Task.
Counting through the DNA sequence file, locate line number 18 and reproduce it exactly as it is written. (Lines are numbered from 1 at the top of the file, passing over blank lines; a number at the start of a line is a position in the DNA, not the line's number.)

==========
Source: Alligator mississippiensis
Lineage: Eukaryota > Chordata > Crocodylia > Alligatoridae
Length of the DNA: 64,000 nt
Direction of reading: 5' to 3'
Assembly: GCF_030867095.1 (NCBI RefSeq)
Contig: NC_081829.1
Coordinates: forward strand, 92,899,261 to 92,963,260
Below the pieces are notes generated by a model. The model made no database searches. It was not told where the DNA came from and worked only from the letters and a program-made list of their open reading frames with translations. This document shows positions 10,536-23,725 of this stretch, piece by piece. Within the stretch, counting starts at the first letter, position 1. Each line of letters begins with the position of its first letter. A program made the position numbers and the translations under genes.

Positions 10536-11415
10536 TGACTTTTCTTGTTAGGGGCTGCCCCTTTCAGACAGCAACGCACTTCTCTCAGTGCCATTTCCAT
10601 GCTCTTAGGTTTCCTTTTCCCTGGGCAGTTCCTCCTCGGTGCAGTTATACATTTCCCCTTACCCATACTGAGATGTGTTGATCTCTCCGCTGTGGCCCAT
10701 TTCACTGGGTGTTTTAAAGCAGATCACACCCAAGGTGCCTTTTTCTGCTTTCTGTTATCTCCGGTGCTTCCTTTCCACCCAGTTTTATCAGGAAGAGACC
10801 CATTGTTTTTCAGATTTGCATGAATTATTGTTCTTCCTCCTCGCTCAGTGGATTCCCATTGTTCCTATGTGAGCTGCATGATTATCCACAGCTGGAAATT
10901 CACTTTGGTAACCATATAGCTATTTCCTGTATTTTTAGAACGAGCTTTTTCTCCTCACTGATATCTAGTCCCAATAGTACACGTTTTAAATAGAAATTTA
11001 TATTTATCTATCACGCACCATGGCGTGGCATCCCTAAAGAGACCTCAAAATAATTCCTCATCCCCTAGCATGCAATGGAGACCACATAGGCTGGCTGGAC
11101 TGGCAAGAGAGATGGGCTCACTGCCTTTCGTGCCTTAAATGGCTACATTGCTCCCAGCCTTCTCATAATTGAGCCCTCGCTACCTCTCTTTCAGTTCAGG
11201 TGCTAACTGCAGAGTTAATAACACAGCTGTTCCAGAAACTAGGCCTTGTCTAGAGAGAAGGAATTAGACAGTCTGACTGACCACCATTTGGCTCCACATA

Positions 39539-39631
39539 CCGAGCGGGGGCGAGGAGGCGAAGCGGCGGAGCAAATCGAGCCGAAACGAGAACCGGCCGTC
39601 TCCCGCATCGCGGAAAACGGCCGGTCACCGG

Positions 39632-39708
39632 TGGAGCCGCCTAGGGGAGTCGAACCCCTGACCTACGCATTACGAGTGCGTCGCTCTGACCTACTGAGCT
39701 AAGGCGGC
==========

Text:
Positions 39539-39631